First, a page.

Jan 29, 2020
“Out of suffering have emerged the strongest souls. The most massive characters are seared with scars.” - Kahil Gibran
Taking care of others? That’s the easy part: shining a light so others can find their own way. But taking care of ourselves? Well… when the self is shrouded in shadows, the wounded healer can get lost in the dark.
**Trigger warning for those with spiritual or religious wounding.**
A dark night of the soul, a phrase based on the 16th-century poem of the same name by St. John of the Cross, is, essentially, the suffering one endures as they travel toward spiritual growth and ultimate union with the Divine (in St. John’s case, God). I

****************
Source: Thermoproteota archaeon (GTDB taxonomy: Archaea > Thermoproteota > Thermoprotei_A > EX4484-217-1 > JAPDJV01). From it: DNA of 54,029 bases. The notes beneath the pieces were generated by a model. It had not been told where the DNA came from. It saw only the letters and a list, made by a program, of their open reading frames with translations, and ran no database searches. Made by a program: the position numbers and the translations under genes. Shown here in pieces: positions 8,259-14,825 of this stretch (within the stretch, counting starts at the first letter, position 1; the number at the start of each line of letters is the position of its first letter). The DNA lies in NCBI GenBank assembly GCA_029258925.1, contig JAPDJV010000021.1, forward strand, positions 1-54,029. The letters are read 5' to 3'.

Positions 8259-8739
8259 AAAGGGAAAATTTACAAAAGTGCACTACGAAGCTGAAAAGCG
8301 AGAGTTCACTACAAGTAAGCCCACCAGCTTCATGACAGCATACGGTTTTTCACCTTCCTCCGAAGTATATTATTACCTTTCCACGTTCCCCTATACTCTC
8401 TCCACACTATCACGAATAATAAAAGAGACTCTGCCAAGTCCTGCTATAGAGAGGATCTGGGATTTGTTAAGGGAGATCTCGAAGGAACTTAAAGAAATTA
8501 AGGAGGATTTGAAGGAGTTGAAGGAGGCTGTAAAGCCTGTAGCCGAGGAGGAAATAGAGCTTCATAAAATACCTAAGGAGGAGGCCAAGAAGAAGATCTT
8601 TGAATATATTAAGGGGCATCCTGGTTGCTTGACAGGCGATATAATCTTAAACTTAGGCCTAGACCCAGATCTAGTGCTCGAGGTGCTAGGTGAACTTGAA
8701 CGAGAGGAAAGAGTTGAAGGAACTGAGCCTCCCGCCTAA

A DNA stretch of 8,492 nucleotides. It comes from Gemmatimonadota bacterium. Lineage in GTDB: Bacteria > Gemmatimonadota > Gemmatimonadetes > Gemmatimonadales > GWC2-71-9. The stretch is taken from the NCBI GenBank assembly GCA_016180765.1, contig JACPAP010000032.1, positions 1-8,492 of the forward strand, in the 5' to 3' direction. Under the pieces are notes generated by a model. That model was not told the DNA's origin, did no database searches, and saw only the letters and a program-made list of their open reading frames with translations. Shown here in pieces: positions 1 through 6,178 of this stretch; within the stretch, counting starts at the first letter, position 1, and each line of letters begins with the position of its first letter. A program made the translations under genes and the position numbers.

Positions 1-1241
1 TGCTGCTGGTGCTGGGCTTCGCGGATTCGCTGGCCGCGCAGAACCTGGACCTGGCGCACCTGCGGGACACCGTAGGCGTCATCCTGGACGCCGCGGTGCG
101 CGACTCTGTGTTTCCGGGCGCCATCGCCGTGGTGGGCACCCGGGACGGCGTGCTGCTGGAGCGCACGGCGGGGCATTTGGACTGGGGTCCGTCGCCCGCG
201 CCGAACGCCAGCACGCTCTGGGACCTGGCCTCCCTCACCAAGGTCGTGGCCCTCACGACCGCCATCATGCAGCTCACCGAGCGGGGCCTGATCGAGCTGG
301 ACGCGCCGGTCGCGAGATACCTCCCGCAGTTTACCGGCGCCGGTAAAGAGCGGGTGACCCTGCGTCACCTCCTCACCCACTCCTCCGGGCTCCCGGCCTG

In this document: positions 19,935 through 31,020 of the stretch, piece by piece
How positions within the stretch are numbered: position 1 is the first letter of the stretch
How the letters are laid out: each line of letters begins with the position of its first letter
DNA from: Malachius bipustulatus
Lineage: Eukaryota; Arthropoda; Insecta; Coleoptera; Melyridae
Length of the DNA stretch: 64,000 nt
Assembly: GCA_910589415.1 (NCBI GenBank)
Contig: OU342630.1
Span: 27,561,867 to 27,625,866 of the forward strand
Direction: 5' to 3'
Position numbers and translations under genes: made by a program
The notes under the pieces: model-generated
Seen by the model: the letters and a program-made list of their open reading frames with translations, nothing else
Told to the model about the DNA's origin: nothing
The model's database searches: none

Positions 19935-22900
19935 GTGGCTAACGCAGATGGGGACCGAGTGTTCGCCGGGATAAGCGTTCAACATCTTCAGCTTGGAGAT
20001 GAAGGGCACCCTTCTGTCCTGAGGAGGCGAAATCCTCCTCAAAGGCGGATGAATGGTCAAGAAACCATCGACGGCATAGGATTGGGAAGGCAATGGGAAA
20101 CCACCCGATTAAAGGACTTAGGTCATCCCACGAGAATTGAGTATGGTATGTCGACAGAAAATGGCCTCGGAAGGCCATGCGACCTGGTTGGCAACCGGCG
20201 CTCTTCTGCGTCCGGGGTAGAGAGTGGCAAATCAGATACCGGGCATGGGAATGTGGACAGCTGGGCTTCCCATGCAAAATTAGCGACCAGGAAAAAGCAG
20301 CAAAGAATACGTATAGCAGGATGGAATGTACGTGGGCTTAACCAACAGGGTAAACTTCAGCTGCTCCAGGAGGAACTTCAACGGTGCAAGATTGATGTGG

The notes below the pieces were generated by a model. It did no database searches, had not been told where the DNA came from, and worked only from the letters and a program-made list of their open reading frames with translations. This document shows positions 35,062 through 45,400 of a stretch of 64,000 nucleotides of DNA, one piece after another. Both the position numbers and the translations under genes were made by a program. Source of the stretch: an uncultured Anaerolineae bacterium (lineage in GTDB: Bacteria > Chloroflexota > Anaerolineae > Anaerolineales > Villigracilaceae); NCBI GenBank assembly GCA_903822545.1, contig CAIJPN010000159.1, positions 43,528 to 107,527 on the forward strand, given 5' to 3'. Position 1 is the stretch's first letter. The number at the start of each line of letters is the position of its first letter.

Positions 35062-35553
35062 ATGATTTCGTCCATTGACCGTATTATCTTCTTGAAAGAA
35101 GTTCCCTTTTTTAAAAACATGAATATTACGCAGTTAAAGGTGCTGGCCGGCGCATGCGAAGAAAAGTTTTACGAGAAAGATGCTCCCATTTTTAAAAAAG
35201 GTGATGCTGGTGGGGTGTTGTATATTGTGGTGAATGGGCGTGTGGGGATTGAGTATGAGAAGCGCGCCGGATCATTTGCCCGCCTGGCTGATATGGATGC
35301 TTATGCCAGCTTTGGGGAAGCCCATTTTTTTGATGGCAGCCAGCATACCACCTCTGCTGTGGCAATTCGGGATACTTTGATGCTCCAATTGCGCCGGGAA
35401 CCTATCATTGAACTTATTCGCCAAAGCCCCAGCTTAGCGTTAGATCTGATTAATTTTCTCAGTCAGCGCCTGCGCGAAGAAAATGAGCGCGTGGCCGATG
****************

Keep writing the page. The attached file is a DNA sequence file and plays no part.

t’s a kind of existential road trip in which the first leg of the journey is difficult and the second absolutely horrible. In the deep end of this crisis, the wounded healer abandons agency; sinking while waiting to be saved. But, by reclaiming the ability to make choices, we can reconnect with our Divine (however that being manifests for you).
When we do the work of breaking down so we can align with our essential nature, our Divine helps us tap into our inner knowing -- even when the outside world has gone to hell.
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